Tuesday, February 3, 2009

Buddy Holly in Greenwich Village: The Brevoort

I can’t remember if I cried

When I read about his widowed bride

But something touched me deep inside

The day the music died.

—Don McLean, American Pie

 

Today, February 3, 2009, marks the 50th anniversary of the “day the music died”—the plane crash in Clear Lake, Iowa, that claimed the lives of Ritchie Valens, the Big Bopper, and rock and roll pioneer Buddy Holly.

Originally from Lubbock, Texas, Holly was one of the earliest stars to take what was then still being called “race music” and cross over to white audiences. His early hits with the Crickets—including That’ll Be The Day, Peggy Sue, Oh Boy!, and Not Fade Away—had a profound influence on later acts (including the Beatles and Bob Dylan, who were huge fans) and are still some of the greatest rock songs ever written.

Before his untimely death at age 22, Holly had split with the Crickets and moved to New York City to be closer to the New York music scene. He and his new bride, Maria Elena, moved into the Brevoort apartments at 11 Fifth Avenue. What was then a brand-new apartment building had recently replaced the famous Brevoort Hotel, which had at one time been among the city’s finest hostelries. (Among other famous events, the Brevoort Hotel was the place where Charles Lindbergh received the $25,000 Orteig Prize for his solo flight across the Atlantic; Orteig was the hotel’s owner.)

From print and online sources, it seems unclear if Buddy Holly lived in Apartment 4H or Apartment 3B. (Holly fans--feel free to chime in below in the comments section.) Whichever apartment it was, he set up a home tape recorder and in December 1958 made his final recordings, among them Crying, Waiting, Hoping and Peggy Sue Got Married. Posthumously released with overdubs and studio trickery, the original tapes have circulated for decades among collectors. They were recently included on the definitive Holly rarities set, Down the Line.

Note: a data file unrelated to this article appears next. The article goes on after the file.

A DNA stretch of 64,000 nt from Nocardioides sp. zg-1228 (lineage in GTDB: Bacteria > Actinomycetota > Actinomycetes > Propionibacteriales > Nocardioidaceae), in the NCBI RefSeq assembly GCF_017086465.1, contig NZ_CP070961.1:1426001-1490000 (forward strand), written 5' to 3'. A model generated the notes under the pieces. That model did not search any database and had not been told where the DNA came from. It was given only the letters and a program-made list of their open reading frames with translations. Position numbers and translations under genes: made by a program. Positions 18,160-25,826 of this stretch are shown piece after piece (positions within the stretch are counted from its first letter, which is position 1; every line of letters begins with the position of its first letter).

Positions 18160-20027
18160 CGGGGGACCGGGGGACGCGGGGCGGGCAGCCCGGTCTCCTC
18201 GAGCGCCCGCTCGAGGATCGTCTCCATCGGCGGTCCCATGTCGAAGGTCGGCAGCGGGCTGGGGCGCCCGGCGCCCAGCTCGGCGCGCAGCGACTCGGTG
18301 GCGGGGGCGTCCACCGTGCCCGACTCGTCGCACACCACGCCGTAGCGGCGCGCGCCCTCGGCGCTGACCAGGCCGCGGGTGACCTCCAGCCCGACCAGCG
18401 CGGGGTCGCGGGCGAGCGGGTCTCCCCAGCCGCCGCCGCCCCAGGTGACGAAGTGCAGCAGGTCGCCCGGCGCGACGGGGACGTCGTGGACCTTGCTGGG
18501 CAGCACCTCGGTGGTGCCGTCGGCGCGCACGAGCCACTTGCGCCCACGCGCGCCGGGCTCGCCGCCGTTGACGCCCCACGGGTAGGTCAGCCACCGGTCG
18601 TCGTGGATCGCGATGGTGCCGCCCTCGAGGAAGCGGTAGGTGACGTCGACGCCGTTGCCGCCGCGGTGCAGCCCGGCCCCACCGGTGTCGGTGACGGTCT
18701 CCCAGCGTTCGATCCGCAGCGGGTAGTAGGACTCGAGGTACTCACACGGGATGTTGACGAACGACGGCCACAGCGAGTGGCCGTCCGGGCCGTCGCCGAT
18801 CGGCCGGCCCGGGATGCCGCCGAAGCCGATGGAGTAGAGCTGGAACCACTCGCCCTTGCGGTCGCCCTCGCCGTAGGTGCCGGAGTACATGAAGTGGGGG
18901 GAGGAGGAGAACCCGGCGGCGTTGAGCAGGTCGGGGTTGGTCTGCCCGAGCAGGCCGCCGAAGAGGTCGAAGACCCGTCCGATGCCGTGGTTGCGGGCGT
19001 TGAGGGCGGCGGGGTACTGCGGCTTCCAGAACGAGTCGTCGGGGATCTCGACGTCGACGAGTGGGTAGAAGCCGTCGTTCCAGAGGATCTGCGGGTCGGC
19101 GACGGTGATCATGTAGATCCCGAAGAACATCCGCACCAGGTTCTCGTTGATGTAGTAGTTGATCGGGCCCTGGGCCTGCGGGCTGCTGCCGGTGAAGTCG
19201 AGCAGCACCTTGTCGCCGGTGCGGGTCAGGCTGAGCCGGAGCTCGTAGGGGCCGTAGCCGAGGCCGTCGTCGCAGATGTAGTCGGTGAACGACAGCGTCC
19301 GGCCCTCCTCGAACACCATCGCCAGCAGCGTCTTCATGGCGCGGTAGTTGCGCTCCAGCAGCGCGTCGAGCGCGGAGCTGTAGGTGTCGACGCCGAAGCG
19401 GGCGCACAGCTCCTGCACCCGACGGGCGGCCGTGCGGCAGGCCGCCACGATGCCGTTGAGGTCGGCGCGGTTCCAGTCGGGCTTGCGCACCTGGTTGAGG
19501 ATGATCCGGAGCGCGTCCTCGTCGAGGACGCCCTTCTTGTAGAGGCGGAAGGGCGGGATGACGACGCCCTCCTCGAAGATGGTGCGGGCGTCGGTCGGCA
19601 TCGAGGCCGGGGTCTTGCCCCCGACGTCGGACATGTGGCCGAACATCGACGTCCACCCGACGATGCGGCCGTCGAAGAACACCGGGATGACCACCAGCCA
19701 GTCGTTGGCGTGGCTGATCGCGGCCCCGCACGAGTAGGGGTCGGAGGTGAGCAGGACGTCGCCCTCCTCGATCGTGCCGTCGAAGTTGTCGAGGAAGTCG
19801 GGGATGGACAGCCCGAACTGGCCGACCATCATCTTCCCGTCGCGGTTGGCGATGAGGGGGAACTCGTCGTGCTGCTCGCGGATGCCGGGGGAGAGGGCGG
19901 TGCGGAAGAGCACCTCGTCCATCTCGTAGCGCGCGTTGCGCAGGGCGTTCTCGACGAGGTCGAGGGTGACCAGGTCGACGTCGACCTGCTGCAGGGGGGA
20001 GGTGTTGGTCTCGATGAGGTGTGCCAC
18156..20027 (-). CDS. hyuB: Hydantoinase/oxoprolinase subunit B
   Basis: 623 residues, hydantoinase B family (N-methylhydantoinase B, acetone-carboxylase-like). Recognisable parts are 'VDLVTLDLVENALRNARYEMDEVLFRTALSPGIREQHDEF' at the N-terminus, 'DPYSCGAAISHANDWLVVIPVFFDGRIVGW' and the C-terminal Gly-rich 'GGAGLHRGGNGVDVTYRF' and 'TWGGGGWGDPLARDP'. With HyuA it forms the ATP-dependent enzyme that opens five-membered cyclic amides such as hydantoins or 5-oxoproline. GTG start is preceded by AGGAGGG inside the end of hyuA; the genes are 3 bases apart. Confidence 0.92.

When Holly moved in to the Brevoort in 1958, he paid $1,000 a month rent for a corner unit with a wraparound terrace. A two-bedroom apartment in the building (which has been a co-op since 1981) now goes for about $1.495 million.

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If you are interested in doing a Rock and Roll tour of the city that includes the Brevoort—and many more famous rock and roll sites—we wrote the script for a tour of famous music spots in the East and West Village. The tour, narrated by DJ Ken Dashow, is available for download at www.citylisten.com.


You can also read about New York in the 1960s in Inside the Apple, available for pre-order today.

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4 comments:

Anonymous said...

thankyou for your great insight into this phenominal pioneer of rock and roll, i live in sydney australia and i too share a great love and admiration for Buddy and have done so for some thirty years now. i am now in my mid 30's and would have to say that Buddy's musical legacy has had a great influence in my life, so thanks again, Geoff.

Buddy said...

Buddy was a legend and inspired so many artists
Long live his music
Buddy Silver

Anonymous said...

I just developed an enthusiasm for "the apartment tapes" so today I walked down to look at the Brevoort. There was a plaque on the side of the building about Mark Twain and Washington Irving, whose tenure was obviously before the current structure, but I saw nothing about Holly. I wanted to check if it was really his last address, so Googled and read this article before realising, at the end, that of course I know you. Hi, it's Charles.

Anonymous said...

According to the biography "Remembering Buddy" (which is supposed to be the most accurate one), Holly lived in apartment 4H. The building should have something on it to commemorate Buddy having lived and recorded there. After all, this is the King of Rock-n-Roll we're talking about!

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